From time to time we get questions on how to filter NAV data when working with Power BI.
As an example let’s say we want to create a report on Item Ledger Entries in order to allow analyzing item sales and inventory value. This sort of entry table can become quite big in larger NAV installation, often exceeding 5 or 10 million records.
While Power BI’s in memory-engine is able to handle big transaction tables without problems mainly due to data compression, there are good reasons to limit the number of transactions to import into Power BI. One reason is to save time when (re-)loading data into Power BI.
To get my transactions, I am using a pretty ordinary query object:
Let’s first import it into Power BI without any filtering:
I will get about 25k rows from my CRONUS Extended database.
The free debugging tool Fiddler helps to see what happened in the background. Since I had no Odata page size limit on my NAV Service instance, all the rows came in one batch. Fiddler shows this single response body with 5.8 MB:
Filtering in Power Query via User interface
The first (naive) option to filter data is in the query tab of Power BI:
Here I can select the column to filter and the values I want keep:
In this case I only care about Location Code Blue. Power BI only returns 6841 rows what looks ok:
In Fiddler however I still get the same 5.8 MB response body. This means that Power BI is not able to perform a feature called Query Folding with Odata-feeds. Query folding means that Power BI combines multiple steps such as filtering, sorting or grouping into one comprehensive query to the data source. When working with SQL-queries for example Power BI in most cases would be able to translate a filter steps such as our previous filter to a where-clause of the Select statement. This sort of optimization currently needs to be done manually when working with Odata.
And this is how it can be accomplished:
Odata allows to define filters as part of the Odata URL. See https://msdn.microsoft.com/en-us/library/hh169248(v=nav.90).aspx for details.
In order to make use of this feature, I added the red part to the Odata-Feed:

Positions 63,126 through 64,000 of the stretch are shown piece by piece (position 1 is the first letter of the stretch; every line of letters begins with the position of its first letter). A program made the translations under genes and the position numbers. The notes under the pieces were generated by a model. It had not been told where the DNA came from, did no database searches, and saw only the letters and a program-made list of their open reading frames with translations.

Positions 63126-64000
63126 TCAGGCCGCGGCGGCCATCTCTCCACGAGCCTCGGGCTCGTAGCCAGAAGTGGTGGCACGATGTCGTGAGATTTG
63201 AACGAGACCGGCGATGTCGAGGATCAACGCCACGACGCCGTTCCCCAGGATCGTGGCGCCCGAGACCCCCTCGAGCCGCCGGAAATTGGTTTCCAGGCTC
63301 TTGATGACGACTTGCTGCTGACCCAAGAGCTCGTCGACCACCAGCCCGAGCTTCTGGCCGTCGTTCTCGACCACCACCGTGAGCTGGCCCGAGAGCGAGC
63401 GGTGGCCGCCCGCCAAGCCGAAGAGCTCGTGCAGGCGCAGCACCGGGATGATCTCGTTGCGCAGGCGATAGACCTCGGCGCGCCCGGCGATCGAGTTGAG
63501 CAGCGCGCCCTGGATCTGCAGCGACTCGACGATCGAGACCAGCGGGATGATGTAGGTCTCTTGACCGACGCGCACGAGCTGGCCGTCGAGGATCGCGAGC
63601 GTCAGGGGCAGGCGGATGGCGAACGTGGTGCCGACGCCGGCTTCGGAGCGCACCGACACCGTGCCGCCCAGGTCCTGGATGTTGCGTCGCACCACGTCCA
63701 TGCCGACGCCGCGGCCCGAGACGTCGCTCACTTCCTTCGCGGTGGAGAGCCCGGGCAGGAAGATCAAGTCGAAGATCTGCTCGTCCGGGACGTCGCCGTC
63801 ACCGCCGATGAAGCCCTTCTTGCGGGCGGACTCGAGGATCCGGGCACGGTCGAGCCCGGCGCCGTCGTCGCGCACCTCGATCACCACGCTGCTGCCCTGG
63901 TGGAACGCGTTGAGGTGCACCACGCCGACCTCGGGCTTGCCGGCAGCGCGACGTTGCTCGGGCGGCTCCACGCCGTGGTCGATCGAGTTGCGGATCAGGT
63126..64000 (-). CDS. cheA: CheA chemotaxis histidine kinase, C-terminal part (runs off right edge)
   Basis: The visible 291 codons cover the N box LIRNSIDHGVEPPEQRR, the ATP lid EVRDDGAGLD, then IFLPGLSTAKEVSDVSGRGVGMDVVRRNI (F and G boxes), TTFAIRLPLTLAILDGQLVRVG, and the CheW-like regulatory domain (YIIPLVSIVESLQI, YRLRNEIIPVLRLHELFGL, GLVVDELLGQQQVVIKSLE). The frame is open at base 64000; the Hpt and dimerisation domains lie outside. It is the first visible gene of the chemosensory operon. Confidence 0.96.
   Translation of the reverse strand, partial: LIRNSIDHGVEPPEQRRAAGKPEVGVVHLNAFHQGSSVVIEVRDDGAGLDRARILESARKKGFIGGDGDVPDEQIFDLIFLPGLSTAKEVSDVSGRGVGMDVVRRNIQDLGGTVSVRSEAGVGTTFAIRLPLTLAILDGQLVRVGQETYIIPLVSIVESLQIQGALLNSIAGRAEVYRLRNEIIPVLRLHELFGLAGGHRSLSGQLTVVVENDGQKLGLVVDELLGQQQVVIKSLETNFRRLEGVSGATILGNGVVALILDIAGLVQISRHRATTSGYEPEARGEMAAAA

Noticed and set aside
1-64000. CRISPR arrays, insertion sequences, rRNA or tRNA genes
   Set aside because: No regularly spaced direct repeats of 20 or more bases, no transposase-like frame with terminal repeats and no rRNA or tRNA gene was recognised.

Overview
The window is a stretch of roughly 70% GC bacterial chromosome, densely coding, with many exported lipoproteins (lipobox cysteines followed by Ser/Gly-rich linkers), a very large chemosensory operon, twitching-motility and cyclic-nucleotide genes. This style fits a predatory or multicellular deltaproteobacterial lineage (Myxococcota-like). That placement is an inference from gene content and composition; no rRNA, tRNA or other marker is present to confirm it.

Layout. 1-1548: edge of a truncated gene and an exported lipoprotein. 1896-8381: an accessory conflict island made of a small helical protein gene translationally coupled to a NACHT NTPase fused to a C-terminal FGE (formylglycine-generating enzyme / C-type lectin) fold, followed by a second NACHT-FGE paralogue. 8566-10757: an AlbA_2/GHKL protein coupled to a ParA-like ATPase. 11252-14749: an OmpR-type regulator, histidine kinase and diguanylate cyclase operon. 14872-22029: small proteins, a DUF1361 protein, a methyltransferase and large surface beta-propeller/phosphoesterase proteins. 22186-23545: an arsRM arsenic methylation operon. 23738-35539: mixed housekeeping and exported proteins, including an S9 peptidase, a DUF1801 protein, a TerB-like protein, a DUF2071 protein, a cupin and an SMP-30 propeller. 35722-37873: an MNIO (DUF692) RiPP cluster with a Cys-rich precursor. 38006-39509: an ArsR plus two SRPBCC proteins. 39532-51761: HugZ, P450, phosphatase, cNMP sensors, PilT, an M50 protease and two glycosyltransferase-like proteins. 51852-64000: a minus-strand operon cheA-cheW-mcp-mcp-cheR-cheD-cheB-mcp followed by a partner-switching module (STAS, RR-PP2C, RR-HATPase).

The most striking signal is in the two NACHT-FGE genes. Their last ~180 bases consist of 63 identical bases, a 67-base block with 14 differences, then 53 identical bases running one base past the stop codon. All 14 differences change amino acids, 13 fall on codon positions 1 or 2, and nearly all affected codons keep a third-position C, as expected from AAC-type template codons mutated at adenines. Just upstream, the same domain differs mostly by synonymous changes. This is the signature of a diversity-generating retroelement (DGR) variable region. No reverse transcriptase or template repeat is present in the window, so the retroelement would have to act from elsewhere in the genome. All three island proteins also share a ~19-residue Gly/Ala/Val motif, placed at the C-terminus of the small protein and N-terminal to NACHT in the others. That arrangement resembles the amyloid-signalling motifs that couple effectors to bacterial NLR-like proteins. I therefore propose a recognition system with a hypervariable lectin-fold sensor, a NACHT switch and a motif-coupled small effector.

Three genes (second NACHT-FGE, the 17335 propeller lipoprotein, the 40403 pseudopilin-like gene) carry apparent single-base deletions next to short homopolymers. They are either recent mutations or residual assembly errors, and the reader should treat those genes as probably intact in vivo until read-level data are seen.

= OData.Feed(„https://navida-julian:7148/CRONUS_EXTENDED/OData/Company(‚CRONUS%20AG‘)/ItemLedgEntryENU?$filter=Location_Code eq ‚BLAU‚“)
Now as expected Fiddler shows a much smaller response what indicates that NAV only returned those rows that met the filter requirements:
Instead of hard-coding the filter in the query, it would certainly make sense to use a parameter instead. (Unfortunately as per beginning of August parameters cannot be defined in PowerBI.com but need to be maintained in Power BI Desktop.)
Note: Working with date fields seems to be slightly more difficult. With „normal“ OData-feeds it should be possible to add a filter such as ?$filter=year(Posting_Date) gt 2015
However Power BI will give a cryptic error:
DataSource.Error: Microsoft.Mashup.Engine1.Library.Resources.HttpResource: Request failed:
OData Version: 3 and 4, Error: The remote server returned an error: (500) Internal Server Error. (An error occurred while processing this request.)
OData Version: 4, Error: The remote server returned an error: (415) Unsupported Media Type. (Unsupported media type requested.)
OData Version: 3, Error: The remote server returned an error: (500) Internal Server Error. (An error occurred while processing this request.)
Thanks to Fiddler the inner error can be seen what is more helpful: Client requests that contain „Year“ filter options are not supported by Microsoft Dynamics NAV OData web services.
Fortunately the following syntax is working without any issue:
$filter=Posting_Date gt datetime’2010-01-01T00:00:00.0000000Z'“)
Static filter in Query
For the sake of completeness, I want to mention another option to filter Odata-feeds. A static filter can be defined in the query object in NAV.
However this does not provide any flexibility to the reporting author.